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suchw

When to disconnect auto throttle before landing

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Since moving away from the NGX and using prosim flight model along with the 737 hardware that i have acquired, i can say its alot harder than the 737 NGX, purely just looking at a monitor vs the actual MIP and looking up etc.

 

Another thing that i have noticed with myself and maybe real world pilots can back me up on this?

 

At first i had difficulty in landing because i always tend to focus too much of my attention inside the flightdeck. This lead me to chase the Glide Slope or the Flight Director at low level which is damaging to a stable approach. In addition, changing the focus from the electronic display of the PFD/ND and adjusting to the dynamic external visual cues of the runway, aiming point, centre-line tracking, PAPIs and peripheral vision was very difficult at first, it took me about a month to get my confidence up and not always stare at the PFD etc like mentioned above.

 

It is imperative that you look out of the aircraft at the touchdown point on the runway more frequently the nearer you get to the runway. Once the runway is in sight a good rule of thumb that i use is;

 

1,000 look out 25% of the time

 

500 look out 50% of the time

 

250 look out 75% of the time

 

100 look out 100% of the time


Vernon Howells

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Starting to wander from topic here. The instrument to visual transition is usually a shared task in the two person cockpit, PF is on instruments and PNF has visual and may in some cases take aircraft for the landing.  Most ILS or RNAV/GPS approaches have final course aligned with runway, which makes the transition much easier than a VOR or NDB approach where the runway could be 30 deg plus the wind correction... it was a challenge just to find the runway.


Dan Downs KCRP

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Most ILS or RNAV/GPS approaches have final course aligned with runway, which makes the transition much easier than a VOR or NDB approach where the runway could be 30 deg plus the wind correction... it was a challenge just to find the runway.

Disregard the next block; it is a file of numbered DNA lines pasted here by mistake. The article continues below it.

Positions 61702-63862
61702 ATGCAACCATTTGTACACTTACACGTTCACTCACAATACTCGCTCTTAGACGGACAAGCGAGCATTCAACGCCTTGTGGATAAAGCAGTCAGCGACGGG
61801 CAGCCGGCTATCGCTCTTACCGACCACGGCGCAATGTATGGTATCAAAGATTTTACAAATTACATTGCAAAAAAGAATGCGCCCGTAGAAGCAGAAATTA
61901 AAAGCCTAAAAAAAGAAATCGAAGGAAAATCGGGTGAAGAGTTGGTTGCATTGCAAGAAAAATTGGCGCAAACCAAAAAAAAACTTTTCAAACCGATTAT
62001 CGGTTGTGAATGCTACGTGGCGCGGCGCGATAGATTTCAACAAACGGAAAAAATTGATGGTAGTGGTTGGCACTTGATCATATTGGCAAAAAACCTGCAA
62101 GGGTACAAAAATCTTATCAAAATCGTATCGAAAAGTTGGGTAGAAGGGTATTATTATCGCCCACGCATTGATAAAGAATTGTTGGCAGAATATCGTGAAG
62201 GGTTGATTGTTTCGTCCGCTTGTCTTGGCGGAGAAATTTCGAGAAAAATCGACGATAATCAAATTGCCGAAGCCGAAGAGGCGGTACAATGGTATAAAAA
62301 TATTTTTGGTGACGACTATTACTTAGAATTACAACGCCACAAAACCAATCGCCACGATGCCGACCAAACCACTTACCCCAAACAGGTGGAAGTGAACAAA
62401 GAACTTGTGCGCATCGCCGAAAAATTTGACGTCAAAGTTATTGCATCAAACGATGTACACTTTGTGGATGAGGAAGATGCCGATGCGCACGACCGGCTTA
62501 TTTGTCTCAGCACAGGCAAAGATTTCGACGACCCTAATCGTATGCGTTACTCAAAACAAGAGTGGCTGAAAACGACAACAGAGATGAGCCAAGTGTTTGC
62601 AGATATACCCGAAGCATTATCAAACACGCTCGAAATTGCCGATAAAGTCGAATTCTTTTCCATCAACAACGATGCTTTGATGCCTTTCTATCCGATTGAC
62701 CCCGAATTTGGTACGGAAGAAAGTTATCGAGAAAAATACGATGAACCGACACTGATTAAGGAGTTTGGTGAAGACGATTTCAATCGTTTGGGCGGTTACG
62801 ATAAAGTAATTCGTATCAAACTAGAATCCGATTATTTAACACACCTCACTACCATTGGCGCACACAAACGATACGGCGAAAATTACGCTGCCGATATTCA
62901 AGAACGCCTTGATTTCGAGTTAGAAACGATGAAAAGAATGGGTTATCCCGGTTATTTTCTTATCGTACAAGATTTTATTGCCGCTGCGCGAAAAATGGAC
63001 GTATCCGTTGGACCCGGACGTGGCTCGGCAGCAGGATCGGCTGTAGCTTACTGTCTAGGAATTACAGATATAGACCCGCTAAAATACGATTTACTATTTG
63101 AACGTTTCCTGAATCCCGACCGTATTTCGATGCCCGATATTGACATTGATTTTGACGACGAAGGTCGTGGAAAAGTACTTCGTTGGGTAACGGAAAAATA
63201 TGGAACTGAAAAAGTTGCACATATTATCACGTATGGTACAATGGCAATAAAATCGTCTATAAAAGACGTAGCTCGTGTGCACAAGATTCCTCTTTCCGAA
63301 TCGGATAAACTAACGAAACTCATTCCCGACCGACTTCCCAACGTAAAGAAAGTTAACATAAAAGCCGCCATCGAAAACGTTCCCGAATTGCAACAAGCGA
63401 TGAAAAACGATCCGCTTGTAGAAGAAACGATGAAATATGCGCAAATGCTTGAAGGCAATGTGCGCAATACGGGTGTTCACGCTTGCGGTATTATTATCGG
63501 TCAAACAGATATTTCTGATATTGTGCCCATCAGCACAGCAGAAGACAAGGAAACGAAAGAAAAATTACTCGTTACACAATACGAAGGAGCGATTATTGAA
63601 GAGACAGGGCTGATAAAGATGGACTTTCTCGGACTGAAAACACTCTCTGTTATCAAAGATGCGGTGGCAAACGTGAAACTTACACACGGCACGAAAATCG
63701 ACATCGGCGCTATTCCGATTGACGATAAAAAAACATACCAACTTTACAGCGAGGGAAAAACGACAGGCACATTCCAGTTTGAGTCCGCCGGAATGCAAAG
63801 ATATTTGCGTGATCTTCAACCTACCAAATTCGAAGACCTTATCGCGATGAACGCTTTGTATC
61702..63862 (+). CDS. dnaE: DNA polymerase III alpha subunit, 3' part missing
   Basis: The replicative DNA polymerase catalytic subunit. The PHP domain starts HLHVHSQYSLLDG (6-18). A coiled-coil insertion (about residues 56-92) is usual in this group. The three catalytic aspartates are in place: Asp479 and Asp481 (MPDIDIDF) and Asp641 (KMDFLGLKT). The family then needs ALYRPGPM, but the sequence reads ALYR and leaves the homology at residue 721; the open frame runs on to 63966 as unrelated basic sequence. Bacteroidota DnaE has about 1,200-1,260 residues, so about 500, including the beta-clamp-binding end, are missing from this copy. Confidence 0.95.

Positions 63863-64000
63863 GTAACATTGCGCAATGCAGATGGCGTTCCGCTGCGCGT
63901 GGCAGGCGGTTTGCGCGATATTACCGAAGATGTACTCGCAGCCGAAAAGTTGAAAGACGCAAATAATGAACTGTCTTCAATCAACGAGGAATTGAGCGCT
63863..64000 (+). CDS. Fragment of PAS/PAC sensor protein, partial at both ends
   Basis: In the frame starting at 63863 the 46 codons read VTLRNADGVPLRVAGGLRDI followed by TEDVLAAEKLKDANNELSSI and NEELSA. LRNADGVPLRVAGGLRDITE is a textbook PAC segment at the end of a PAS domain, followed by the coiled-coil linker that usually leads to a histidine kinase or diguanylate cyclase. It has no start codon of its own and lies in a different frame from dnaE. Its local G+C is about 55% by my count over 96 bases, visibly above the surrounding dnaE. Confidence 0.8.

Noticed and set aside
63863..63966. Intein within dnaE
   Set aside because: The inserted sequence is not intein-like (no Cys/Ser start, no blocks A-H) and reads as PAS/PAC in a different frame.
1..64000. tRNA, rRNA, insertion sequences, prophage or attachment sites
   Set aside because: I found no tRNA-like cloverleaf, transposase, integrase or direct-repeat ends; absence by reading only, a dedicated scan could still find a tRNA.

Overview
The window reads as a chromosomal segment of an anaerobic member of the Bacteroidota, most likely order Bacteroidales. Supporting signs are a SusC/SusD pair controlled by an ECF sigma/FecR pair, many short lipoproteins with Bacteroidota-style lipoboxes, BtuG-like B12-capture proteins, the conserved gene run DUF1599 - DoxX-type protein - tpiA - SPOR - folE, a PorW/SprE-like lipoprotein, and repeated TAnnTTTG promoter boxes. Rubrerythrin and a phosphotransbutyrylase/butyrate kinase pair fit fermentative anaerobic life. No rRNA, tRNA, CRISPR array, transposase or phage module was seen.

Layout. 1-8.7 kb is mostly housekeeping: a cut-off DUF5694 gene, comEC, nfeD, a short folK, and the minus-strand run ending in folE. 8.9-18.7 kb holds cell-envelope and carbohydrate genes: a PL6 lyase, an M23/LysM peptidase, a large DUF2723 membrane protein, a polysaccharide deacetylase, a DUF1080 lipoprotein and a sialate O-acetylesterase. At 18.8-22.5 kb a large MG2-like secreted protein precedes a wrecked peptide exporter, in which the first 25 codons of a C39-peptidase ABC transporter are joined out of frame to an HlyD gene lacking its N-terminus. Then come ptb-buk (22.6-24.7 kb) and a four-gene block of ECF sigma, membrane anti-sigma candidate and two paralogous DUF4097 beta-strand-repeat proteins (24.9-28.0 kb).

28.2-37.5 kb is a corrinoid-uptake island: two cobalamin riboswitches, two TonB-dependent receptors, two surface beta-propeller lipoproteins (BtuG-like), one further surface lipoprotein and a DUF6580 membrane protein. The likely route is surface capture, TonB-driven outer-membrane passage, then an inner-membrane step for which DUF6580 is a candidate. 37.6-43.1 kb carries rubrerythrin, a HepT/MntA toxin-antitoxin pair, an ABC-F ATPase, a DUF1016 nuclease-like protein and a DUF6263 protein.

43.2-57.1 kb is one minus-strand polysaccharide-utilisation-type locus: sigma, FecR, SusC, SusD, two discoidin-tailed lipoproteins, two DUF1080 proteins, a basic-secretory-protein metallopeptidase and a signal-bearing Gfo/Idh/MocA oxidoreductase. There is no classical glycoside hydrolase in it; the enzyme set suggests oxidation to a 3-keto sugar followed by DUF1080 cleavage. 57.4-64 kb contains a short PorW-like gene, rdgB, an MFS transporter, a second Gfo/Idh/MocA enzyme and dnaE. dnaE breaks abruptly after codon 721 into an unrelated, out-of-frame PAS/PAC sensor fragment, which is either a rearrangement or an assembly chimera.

I could expand on that dan and consider an airport Without an existing Procedural Approach for that runway

 

And;

 

With an offset existing Procedural Approach for that runway.

 

Pilots in the RW or even sim pilots like us should carefully consider the prudence of accepting a visual approach to either of the above types of runway. If no Procedural Approach exists, the question must be asked: “Why does it not have a published approach?” The answer could be that there is a terrain issue which precludes the use of normal PANS OPS criteria for constructing an approach. This could also make that runway unsuitable for a visual approach.

 

Also, a published approach with a significant offset to the front course will almost always be as a result of a significant terrain issue that affects the straight in track. Again, such a runway is unsuitable for a visual approach.


Vernon Howells

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a published approach with a significant offset to the front course will almost always be as a result of a significant terrain issue that affects the straight in track

....or, the VOR is not on an extended centerline.  I'm not sure about terminology in your part of the world, but in the US the "visual approach" is part of an IFR clearance and it's not going to be provided if there's no IAP.  The clearance will be to a fix with a safe altitude from which point the pilot either cancels IFR and continues under VFR rules if VMC or holds IMC and request IFR clearance to an alternate.